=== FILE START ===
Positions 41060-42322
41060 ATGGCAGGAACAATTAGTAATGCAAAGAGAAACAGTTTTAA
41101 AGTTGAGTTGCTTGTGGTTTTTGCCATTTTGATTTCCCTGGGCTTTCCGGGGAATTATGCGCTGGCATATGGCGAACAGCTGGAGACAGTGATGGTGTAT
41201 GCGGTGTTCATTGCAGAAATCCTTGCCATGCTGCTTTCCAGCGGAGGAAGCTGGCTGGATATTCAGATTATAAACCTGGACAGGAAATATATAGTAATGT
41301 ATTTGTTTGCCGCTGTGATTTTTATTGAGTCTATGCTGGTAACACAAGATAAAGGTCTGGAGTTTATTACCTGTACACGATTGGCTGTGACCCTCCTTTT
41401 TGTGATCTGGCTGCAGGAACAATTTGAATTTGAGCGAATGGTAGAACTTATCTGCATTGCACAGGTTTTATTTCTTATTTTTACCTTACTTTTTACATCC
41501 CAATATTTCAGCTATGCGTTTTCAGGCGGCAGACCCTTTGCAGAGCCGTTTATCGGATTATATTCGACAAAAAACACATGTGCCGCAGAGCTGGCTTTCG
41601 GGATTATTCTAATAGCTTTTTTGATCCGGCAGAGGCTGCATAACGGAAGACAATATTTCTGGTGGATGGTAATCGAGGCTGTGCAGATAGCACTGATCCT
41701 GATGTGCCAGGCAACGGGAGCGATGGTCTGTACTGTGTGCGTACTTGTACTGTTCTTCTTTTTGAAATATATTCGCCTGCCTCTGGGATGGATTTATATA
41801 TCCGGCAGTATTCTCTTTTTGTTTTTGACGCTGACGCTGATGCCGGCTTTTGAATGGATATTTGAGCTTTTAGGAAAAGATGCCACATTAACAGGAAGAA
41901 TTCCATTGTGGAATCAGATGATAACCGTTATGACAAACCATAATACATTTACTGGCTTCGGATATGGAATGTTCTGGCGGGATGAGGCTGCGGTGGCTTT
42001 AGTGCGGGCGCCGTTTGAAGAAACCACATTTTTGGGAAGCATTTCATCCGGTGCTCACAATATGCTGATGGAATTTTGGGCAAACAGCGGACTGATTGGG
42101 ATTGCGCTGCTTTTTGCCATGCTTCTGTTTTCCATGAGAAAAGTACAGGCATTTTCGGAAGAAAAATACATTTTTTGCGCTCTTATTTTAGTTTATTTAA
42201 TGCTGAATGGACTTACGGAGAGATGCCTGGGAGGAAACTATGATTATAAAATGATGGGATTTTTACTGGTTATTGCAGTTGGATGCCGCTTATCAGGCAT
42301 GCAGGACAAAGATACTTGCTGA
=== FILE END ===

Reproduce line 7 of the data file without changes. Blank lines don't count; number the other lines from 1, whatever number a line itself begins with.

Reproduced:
41501 CAATATTTCAGCTATGCGTTTTCAGGCGGCAGACCCTTTGCAGAGCCGTTTATCGGATTATATTCGACAAAAAACACATGTGCCGCAGAGCTGGCTTTCG